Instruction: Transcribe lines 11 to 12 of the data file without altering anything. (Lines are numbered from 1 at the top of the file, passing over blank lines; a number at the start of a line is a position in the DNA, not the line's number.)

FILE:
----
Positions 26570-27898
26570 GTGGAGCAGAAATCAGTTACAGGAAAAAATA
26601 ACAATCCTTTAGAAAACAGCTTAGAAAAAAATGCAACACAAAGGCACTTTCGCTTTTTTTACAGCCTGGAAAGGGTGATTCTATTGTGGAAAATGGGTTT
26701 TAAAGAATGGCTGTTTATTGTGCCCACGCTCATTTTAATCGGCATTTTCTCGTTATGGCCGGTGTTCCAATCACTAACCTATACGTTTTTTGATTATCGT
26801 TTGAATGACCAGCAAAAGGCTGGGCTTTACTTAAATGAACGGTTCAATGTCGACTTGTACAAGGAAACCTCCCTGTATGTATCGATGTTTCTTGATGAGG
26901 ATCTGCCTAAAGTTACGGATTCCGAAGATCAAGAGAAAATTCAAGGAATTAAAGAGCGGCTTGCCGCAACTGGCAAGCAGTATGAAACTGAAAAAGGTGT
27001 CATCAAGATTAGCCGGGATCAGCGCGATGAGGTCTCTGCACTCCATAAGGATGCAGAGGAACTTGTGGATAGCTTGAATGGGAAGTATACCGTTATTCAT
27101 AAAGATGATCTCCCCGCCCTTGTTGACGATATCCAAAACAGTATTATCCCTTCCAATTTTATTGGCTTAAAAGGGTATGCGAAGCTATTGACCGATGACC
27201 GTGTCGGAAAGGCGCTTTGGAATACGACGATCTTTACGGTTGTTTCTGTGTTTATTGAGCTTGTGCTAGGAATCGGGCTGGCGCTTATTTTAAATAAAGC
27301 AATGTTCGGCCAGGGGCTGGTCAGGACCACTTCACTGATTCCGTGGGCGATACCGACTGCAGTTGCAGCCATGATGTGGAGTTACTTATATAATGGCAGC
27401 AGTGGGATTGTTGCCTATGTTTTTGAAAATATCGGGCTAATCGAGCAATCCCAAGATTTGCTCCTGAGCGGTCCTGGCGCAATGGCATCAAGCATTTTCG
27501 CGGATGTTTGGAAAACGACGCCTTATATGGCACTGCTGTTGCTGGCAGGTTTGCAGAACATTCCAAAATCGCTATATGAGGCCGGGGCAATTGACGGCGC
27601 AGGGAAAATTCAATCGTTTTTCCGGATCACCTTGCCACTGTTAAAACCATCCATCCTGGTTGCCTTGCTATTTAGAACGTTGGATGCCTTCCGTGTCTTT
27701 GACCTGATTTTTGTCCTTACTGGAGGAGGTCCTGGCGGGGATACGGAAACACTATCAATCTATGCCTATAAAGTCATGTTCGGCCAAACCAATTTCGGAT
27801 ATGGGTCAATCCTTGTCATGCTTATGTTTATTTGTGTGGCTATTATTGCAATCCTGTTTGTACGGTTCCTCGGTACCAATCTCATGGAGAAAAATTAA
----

27401 AGTGGGATTGTTGCCTATGTTTTTGAAAATATCGGGCTAATCGAGCAATCCCAAGATTTGCTCCTGAGCGGTCCTGGCGCAATGGCATCAAGCATTTTCG
27501 CGGATGTTTGGAAAACGACGCCTTATATGGCACTGCTGTTGCTGGCAGGTTTGCAGAACATTCCAAAATCGCTATATGAGGCCGGGGCAATTGACGGCGC